Being able to get to church is not only a matter of proximity or convenient transport services. Sunday is very much a family and social day, and church-going in general no longer has high priority in secularised Norway. Catholics with non-Catholic spouses - and there are several thousand of them - do not always feel free to put Mass first on the agenda when weekend plans are being made with family and friends. There can be a similar problem with regard to children attending the classes in religious instruction, which many parishes organise monthly, on Saturdays. There is strong «competition» from sports, the school band and the scouts, for example, all very healthy and commendable activities. A child who is the only Catholic in the class will find it difficult to risk losing friends by going off to do something different like attending classes at church.

It was so much easier for those of us parents who were brought up in close-knit Catholic communities and attended the local school. Or did some of us just drift along with the crowd, without making a personal commitment to the Faith? If so, without the support of that social network, it may never be possible to come to terms with the feeling of loneliness which is part of belonging to a tiny minority church. The chances are that it will be more convenient to drift along with the friends and neighbours, Catholic or Protestant, who do not feel the need to practise their religion actively by attending church services.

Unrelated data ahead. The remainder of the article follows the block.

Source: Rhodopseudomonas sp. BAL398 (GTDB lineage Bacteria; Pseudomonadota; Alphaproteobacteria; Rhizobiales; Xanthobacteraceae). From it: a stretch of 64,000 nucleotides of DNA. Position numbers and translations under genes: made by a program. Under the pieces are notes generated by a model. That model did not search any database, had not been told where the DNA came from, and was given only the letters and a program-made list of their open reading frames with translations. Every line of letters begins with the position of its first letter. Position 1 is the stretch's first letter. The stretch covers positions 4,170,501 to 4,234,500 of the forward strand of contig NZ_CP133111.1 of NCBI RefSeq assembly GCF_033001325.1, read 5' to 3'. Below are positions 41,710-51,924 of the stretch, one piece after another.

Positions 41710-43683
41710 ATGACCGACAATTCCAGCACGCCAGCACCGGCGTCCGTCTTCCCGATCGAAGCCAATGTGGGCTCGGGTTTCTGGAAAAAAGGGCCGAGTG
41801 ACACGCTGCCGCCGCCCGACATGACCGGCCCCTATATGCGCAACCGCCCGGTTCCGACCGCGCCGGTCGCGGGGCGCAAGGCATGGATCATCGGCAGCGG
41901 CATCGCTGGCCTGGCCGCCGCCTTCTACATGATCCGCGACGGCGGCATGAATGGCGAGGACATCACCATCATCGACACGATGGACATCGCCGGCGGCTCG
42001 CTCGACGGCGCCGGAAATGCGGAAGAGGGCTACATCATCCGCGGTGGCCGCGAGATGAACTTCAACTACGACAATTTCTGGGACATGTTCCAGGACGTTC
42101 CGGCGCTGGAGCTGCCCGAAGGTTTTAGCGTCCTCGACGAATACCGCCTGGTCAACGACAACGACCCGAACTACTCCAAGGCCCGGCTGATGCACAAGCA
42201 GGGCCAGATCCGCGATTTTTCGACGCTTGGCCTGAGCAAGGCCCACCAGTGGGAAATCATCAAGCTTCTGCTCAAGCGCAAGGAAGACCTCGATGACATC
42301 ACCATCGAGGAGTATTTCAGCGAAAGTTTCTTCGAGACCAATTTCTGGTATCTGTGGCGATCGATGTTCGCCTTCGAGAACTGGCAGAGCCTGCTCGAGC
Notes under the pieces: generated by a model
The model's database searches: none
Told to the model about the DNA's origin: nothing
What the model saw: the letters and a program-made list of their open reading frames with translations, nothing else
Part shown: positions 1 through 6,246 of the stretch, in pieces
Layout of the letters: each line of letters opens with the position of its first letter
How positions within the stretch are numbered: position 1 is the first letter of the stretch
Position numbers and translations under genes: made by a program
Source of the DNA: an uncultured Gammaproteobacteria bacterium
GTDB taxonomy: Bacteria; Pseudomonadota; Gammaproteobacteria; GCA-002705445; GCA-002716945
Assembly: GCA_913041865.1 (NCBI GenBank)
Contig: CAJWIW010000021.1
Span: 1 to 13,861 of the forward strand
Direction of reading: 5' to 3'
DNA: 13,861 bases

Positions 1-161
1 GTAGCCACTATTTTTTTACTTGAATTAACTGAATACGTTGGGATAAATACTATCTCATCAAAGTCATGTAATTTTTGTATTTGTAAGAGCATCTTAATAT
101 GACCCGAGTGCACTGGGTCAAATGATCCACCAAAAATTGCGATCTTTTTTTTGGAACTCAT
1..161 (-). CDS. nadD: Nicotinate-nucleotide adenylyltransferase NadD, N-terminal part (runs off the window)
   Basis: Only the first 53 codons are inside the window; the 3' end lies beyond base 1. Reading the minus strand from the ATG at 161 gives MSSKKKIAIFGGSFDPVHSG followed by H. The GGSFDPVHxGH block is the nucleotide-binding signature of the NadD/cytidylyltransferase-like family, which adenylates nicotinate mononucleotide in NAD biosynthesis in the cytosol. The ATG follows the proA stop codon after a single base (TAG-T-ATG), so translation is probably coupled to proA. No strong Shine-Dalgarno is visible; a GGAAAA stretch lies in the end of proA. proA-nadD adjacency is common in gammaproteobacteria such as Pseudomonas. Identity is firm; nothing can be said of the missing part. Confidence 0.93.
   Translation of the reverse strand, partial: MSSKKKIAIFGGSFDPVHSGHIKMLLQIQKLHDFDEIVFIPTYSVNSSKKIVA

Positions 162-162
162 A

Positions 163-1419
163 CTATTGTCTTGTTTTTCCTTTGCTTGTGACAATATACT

Only children living in Oslo, Bergen or the small south-coast town of Arendal, have the possibility of attending a Catholic school. I admit I was not happy about our three sons being deprived of the kind of education I considered best for them. They attended the religious instruction classes at our church, and took part in the religious knowledge lessons at their own local school. I had no problem with this in principle, since the syllabus of the subject in state schools comprises Bible teaching, the life of Christ and the church's year and not doctrine as such. Our boys were fortunate in having good, conscientious teachers. From the age of nine and right up to student age they attended summer holiday gatherings specially for Catholic children and teenagers. Summer «camps» like these are still organised at centres in various parts of the country, and are very popular. Dedicated leaders and chaplains do wonderful work in giving young people the opportunity to get to know each other in a holiday atmosphere and experience a feeling of solidarity, while at the same time learning more about their faith.